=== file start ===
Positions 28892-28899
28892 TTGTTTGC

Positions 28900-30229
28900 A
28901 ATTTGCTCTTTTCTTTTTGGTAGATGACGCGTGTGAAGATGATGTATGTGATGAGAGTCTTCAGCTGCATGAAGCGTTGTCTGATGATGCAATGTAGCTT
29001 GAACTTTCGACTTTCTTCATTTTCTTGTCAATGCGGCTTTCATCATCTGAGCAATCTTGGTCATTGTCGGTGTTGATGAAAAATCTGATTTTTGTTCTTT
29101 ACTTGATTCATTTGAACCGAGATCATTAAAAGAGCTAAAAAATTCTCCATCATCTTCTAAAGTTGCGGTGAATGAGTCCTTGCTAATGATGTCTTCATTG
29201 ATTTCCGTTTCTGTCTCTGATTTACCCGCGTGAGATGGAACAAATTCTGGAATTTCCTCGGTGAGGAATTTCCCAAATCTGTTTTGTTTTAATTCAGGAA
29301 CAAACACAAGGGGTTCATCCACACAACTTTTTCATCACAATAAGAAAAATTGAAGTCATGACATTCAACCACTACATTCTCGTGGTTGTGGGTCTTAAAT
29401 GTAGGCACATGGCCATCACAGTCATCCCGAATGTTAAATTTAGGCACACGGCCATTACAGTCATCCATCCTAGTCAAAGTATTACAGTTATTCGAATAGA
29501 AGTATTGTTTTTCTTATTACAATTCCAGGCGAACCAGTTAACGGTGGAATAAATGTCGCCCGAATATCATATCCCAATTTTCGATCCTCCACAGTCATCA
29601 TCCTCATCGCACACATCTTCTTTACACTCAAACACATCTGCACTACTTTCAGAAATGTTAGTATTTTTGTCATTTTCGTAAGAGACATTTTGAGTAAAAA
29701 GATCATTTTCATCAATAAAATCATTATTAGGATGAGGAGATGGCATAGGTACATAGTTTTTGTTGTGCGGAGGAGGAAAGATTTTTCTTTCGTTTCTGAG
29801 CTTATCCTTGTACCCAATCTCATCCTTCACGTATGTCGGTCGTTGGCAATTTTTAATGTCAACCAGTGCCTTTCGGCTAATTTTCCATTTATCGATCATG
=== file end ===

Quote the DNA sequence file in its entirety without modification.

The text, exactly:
Positions 28892-28899
28892 TTGTTTGC

Positions 28900-30229
28900 A
28901 ATTTGCTCTTTTCTTTTTGGTAGATGACGCGTGTGAAGATGATGTATGTGATGAGAGTCTTCAGCTGCATGAAGCGTTGTCTGATGATGCAATGTAGCTT
29001 GAACTTTCGACTTTCTTCATTTTCTTGTCAATGCGGCTTTCATCATCTGAGCAATCTTGGTCATTGTCGGTGTTGATGAAAAATCTGATTTTTGTTCTTT
29101 ACTTGATTCATTTGAACCGAGATCATTAAAAGAGCTAAAAAATTCTCCATCATCTTCTAAAGTTGCGGTGAATGAGTCCTTGCTAATGATGTCTTCATTG
29201 ATTTCCGTTTCTGTCTCTGATTTACCCGCGTGAGATGGAACAAATTCTGGAATTTCCTCGGTGAGGAATTTCCCAAATCTGTTTTGTTTTAATTCAGGAA
29301 CAAACACAAGGGGTTCATCCACACAACTTTTTCATCACAATAAGAAAAATTGAAGTCATGACATTCAACCACTACATTCTCGTGGTTGTGGGTCTTAAAT
29401 GTAGGCACATGGCCATCACAGTCATCCCGAATGTTAAATTTAGGCACACGGCCATTACAGTCATCCATCCTAGTCAAAGTATTACAGTTATTCGAATAGA
29501 AGTATTGTTTTTCTTATTACAATTCCAGGCGAACCAGTTAACGGTGGAATAAATGTCGCCCGAATATCATATCCCAATTTTCGATCCTCCACAGTCATCA
29601 TCCTCATCGCACACATCTTCTTTACACTCAAACACATCTGCACTACTTTCAGAAATGTTAGTATTTTTGTCATTTTCGTAAGAGACATTTTGAGTAAAAA
29701 GATCATTTTCATCAATAAAATCATTATTAGGATGAGGAGATGGCATAGGTACATAGTTTTTGTTGTGCGGAGGAGGAAAGATTTTTCTTTCGTTTCTGAG
29801 CTTATCCTTGTACCCAATCTCATCCTTCACGTATGTCGGTCGTTGGCAATTTTTAATGTCAACCAGTGCCTTTCGGCTAATTTTCCATTTATCGATCATG